Let me draw your attention to one idea from each of today’s readings. In the first reading we see Paul using a clever trick, and that makes us feel that there are times when it pays to be tricky.
When Paul arrived back in Jerusalem after a long absence, some conservative Jews, seeing him in the temple, stirred up the bystanders to lay hold of this man who was saying it was right for Jews to mingle with unclean Gentiles. The minor riot that arose had the temple guards bringing him before a full assembly of the Sanhedrin.
Paul displayed his cleverness there. He saw that his accusers were divided between Pharisees and Sadducees, and he knew that they liked arguing over life after death. The Pharisees believed in the resurrection of the dead, while the Sadducees opposed the idea. To get attention diverted from himself, Paul loudly announced that he was being detained because as a life-long Pharisee he believed in the resurrection of the dead. This put the Pharisees on his side, bringing the trial to an end.
Let me tell one of my old Korean stories about being tricky. The mayor of our town held that a former pastor has deeded a church lot over to the city. That priest had been shot by Commies, and there was no paper work on the transfer. I wanted to give them the lot, but the bishop told me, “Hang on to that lot with your life.”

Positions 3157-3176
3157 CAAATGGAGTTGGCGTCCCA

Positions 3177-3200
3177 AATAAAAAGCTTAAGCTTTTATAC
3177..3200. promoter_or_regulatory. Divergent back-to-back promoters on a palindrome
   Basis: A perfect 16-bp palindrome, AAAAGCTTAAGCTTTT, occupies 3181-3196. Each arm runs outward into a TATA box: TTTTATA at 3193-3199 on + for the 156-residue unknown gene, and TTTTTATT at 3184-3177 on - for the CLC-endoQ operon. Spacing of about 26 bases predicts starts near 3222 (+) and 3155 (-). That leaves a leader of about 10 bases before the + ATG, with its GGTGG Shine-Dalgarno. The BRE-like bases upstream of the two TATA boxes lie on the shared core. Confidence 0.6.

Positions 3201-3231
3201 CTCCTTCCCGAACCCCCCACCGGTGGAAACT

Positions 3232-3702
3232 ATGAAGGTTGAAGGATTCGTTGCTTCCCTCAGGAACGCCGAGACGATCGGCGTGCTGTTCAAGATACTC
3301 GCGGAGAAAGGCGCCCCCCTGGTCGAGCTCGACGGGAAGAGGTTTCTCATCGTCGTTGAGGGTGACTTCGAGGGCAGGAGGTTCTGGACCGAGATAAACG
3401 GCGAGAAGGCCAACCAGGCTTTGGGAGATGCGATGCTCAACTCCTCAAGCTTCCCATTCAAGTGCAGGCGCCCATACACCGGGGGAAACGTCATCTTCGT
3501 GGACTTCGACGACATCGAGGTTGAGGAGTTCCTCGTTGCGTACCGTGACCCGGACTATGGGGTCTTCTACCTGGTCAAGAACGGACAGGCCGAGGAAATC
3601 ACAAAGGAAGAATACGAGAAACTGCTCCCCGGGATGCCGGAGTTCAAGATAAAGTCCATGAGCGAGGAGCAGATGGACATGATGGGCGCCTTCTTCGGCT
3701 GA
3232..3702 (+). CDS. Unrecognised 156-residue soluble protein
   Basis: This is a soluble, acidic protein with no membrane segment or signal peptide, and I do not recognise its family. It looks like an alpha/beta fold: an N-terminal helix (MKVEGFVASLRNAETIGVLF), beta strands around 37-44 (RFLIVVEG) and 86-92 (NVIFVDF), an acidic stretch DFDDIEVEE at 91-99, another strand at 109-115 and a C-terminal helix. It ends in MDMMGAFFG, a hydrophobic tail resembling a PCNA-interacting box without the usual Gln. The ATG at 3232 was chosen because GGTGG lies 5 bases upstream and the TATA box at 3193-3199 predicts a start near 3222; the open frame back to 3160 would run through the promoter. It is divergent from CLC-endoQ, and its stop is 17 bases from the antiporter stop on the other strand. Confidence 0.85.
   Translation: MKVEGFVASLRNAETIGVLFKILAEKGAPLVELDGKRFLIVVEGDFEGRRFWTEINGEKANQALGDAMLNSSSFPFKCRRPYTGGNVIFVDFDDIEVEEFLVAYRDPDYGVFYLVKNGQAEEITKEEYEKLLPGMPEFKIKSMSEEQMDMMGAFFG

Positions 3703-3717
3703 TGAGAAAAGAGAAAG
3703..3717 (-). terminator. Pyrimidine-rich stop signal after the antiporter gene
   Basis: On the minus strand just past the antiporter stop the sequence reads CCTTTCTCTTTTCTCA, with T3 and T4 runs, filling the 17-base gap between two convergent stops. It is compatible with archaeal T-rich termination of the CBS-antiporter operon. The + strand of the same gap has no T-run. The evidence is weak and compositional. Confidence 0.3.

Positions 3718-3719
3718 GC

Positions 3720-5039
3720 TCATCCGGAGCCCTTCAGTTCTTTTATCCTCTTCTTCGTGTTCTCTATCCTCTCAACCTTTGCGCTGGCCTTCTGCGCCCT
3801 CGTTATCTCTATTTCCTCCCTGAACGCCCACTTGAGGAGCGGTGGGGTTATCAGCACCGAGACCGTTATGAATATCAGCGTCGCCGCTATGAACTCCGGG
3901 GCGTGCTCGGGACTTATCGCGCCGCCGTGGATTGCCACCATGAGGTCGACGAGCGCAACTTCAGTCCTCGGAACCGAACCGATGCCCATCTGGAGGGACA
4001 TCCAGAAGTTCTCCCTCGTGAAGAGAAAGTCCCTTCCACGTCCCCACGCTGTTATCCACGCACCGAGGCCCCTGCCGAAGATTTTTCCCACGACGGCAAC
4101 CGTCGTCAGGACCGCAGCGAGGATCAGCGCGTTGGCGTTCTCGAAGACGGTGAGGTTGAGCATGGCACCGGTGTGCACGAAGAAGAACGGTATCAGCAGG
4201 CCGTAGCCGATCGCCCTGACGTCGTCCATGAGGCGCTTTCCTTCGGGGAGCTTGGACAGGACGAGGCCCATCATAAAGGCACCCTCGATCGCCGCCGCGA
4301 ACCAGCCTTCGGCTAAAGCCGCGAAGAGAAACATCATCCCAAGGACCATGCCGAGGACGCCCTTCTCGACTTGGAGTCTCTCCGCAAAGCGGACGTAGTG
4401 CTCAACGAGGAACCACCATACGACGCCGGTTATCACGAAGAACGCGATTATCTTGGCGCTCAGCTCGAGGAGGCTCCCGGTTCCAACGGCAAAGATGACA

About then I got 600 bags of American flour for distribution to the five townships in our parish. With the nuns’ help I put up a big sign that told our hungry townsfolk that the flour would go to the other four townships, but not to ours, because of a legal dispute between the church and the town hall. That had the people shouting down the mayor, and it had him coming up to me, saying, “That lot belongs to the church. I never believed that story about it having been deeded to the city.”
The point in the Gospel that pleases me is the final prayer Jesus offered for his followers. He prayed for those surrounding him, then, he said, “I pray not only for these, but also for those who will believe in me through their word.” When he said that he was looking over the heads of the Apostles, and he was seeing us afar off, and he was including us in his prayer.